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    Who cares how the current equalization program works. The bottom line is this - we give, they take. That's it. Right now Alberta has no money. We have a public sector that does not care about provincial debt and cries for more money. Look at the recent release from the ATA. They want raises. Raises at a time like this? And the NDP have no backbone to fight them as it's their voting base. Scary times.

    Anyway, I fear that Alberta will always be a 'have' province regardless of its economic situation. I stand with Brian Jean, a revamp is required. I find it funny how Trudeau is willing to revamp the NEB (direct affect on Alberta), and the electoral process, yet remains quiet on equalization, while Alberta continues to dole out cash during a recession.

  20. #20

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    Quote Originally Posted by Kitlope View Post
    Soooo... what's going to happen here? Everyone in the country knows Alberta is hurting, going to get a lot worse once the fiscal year is done... do our equalization payments decrease? I'm thinking they must, but how much?

    Not sure how it all works so some plain English would be mucho appreciated.
    I do my best, but this is my understanding of the formula, so use as much as salt as you need, reading this.

    1- A benchmark of the fiscal ability of 10 provinces is created. This is how: Sources of revenue in 5 categories (income tax, business, property tax etc) and the size of that revenue base within 10 provinces delivers a per capita taxable revenue number. This number is multiplied by the "10 province average" tax rate for that source. The benchmark is the sum of these revenue sources.

    2- For natural resources revenue instead of this formula 50% of the actual revenue across 10 provinces is used.

    3-Same calculation is repeated for each province. Size of a taxable revenue in that province per capita multiplied by 10-province average tax rate of that source plus half of actual natural resources revenue.

    4- If the number in step 3, is less than numbers of step 1 and 2, that province is below Canada (i.e. 10 province) fiscal capacity average and qualifies for Equalization payment.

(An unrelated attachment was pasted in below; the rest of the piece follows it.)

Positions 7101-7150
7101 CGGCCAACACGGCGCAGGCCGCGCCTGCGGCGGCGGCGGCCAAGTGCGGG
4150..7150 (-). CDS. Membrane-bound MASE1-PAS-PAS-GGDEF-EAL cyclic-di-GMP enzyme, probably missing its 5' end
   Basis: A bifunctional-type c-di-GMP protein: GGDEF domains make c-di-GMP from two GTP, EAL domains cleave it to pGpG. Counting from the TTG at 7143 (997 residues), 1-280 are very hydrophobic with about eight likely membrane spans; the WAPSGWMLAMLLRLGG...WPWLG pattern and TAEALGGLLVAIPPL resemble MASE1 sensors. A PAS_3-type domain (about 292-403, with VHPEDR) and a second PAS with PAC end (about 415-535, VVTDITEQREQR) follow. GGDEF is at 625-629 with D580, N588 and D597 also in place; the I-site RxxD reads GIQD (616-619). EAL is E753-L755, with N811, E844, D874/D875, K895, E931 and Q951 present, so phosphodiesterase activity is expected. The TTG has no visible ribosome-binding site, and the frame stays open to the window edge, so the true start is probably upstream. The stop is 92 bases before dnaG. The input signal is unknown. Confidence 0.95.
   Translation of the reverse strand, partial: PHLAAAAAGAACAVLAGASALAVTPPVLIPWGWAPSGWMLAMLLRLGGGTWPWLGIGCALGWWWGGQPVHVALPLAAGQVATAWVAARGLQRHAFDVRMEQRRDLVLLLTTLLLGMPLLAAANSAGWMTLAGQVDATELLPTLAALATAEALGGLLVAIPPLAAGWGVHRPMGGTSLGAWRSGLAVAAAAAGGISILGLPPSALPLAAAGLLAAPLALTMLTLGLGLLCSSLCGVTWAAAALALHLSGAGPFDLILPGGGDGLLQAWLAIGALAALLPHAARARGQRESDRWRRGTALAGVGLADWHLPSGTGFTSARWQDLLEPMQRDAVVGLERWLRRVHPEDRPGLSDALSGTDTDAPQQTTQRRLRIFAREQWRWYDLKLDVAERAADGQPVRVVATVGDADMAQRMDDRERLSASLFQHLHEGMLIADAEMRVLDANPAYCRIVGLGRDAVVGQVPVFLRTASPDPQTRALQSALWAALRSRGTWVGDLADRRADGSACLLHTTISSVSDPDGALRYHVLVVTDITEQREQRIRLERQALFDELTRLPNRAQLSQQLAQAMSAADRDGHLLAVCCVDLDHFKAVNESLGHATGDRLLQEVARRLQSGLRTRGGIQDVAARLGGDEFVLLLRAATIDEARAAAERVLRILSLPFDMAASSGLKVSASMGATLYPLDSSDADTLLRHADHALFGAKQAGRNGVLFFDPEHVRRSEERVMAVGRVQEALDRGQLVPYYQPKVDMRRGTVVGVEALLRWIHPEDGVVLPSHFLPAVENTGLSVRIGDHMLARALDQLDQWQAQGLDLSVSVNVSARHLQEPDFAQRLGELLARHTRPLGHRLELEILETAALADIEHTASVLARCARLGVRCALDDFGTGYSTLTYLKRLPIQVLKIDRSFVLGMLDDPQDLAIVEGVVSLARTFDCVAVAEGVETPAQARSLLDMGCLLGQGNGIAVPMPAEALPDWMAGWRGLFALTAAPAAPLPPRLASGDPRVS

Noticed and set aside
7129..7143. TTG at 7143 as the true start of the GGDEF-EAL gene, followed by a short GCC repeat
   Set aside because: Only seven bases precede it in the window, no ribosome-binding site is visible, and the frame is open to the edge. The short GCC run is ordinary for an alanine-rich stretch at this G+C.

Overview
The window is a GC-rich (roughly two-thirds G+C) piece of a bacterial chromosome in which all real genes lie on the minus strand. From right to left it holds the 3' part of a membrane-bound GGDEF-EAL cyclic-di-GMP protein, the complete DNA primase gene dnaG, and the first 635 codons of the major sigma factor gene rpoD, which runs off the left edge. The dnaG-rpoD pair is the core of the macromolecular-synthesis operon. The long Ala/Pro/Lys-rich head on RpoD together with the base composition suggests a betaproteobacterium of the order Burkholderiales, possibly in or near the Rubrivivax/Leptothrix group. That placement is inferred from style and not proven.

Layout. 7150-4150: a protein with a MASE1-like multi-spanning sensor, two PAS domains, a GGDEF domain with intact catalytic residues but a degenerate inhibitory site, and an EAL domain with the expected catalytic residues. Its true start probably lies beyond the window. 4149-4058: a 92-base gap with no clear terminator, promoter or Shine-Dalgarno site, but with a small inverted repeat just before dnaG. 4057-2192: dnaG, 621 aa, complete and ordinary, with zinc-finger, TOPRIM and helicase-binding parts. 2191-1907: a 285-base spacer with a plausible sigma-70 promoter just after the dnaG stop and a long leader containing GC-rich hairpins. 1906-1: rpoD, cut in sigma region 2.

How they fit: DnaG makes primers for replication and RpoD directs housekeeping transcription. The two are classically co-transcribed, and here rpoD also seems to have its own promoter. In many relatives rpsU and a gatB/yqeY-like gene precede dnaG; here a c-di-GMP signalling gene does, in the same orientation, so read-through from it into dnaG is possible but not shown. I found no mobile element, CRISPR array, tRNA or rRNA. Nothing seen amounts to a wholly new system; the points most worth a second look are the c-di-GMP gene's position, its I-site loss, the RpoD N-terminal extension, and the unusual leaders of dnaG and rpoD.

5- The federal government, from its general revenue allocates the payment to the have-not province.

    6- To limit the growth rate of federal payment to any given province, a cap is applied, so the actual pay is the lower of the number in step 4 or the cap. Also to limit the total pay, the equalization payment rate is limited to average GDP growth of Canada.

    7- Finally to make the formula stable and predictable, the benchmark calculated in steps 1 and 2 is a weighted average of past 3 years, with 50% weight for last year and 25% weight each year before that.

    So the spirit of the program has been to consider longer term fiscal capacity of provinces not year to year fiscal imbalances. In that sense it will take a while for Alberta to fall below the 10 province 3-year rolling average!

    Apologies if that's not as plain as you expected.

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    No, that's an excellent summary. Thank You.

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    ...
    If equalization is thought of as a sort of insurance program, it appears to be a form of insurance Alberta can never collect on, no matter how lousy local economic conditions get. We seem to be permanently, structurally ineligible.
    ...
    http://nationalpost.com/opinion/colb...5-07ea5988d357